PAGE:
Mimsy Were the Borogoves

Hacks: Articles about programming in Python, Perl, PHP, and whatever else I happen to feel like hacking at.

Write an Inkscape extension: create multiple duplicates

Jerry Stratton, January 3, 2010

While making maps for Gods & Monsters last night, I needed to duplicate the same item thirty times at exact pixel intervals apart. As far as I can tell, there is no way to do this directly in Inkscape; the recommended way is to make tiled clones, and then disconnect the clones from each other. Even that doesn’t tile in terms of pixels, however, but in relation to the bounding box. Normally what I do when I need actual copies spaced specifically is make one copy, move it where I want it; duplicate both of those copies, move the two new ones where I want them; duplicate all four, etc., and then when I’m done remove the extras. That’s a little tedious, though, and, because I’m easily distracted, prone to error.1 I decided to look into making an Inkscape extension to do what I wanted.

Inkscape extensions consist of two parts: a configuration file that defines how and where the extension appears in the GUI, and a script file that does whatever the extension is supposed to do.

Configuration

The configuration file is a simple XML file. It needs to end in .inx and it needs to go in your personal extensions directory. The example says “~/.inkscape/extensions” but it looks like this has changed, in Inkscape .47, to “~/.config/inkscape/extensions/”.

For example, the following .inx file, saved as “duplicates.inx”, will create a new submenu in Inkscape’s Extensions menu called “Mine”.

[toggle code]

  • <inkscape-extension>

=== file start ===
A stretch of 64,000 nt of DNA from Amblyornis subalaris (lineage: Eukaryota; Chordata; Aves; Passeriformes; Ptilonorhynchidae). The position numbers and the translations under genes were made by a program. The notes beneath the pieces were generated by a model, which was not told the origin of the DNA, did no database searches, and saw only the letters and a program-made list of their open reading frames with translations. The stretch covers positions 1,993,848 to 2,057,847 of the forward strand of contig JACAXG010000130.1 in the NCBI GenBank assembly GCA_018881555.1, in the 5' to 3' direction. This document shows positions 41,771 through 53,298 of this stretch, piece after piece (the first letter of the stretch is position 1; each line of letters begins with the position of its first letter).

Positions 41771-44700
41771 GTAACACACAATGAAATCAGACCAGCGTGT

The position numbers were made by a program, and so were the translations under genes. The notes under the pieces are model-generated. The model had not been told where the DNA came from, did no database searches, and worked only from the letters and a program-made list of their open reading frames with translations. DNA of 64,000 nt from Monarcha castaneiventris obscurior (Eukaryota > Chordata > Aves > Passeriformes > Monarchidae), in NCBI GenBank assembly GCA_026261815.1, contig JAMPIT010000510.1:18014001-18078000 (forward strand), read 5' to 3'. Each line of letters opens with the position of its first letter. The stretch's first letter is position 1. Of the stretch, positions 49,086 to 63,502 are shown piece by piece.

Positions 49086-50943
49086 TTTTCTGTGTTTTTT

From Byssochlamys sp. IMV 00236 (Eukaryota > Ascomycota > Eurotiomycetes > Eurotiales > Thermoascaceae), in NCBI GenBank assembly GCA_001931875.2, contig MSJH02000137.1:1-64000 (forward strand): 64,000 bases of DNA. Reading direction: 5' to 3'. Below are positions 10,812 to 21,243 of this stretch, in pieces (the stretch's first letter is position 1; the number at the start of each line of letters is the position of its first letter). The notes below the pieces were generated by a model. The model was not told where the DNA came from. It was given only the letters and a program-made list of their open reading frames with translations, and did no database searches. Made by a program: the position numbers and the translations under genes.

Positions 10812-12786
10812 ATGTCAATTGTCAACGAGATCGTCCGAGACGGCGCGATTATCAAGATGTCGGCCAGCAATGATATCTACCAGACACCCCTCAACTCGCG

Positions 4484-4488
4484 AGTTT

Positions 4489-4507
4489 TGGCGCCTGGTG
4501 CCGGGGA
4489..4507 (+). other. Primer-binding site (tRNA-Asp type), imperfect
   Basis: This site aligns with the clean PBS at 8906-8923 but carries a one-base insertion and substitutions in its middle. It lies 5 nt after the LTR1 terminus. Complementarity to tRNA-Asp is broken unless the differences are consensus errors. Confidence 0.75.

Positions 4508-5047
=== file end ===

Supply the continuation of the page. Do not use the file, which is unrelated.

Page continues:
• <_name>Multiple Copies</_name>
    • <id>com.hoboes.filter.duplicates</id>
    • <dependency type="executable" location="extensions">inkex.py</dependency>
    • <dependency type="executable" location="extensions">simpletransform.py</dependency>
    • <param name="number" type="int" min="1" max="1000" _gui-text="How many copies would you like?">2</param>
    • <param name="horizontal" type="float" min="-10000.0" max="10000.0" _gui-text="X Offset">0.0</param>
    • <param name="vertical" type="float" min="-10000.0" max="10000.0" _gui-text="Y Offset">0.0</param>
    • <effect>
      • <object-type>all</object-type>
      • <effects-menu>
        • <submenu _name="Mine" />
      • </effects-menu>
    • </effect>
    • <script>
      • <command reldir="extensions" interpreter="python">duplicates.py</command>
    • </script>
  • </inkscape-extension>
  • The submenu will contain the _name defined in the .inx file; here that’s “Multiple Copies”.
  • The ID needs to be unique; if you have a personal domain, that’s a good choice.
  • There is a list of dependencies. Inkscape will make sure that those dependencies exist before adding this item to the submenu.
  • There is a list of parameters. Inkscape will create a dialog box that asks for these parameters. For integers, the default minimum is 0 and the default maximum is 10.
  • Most extensions seem to just be set to “all” object-types. Other object-types include “path” and “rect”.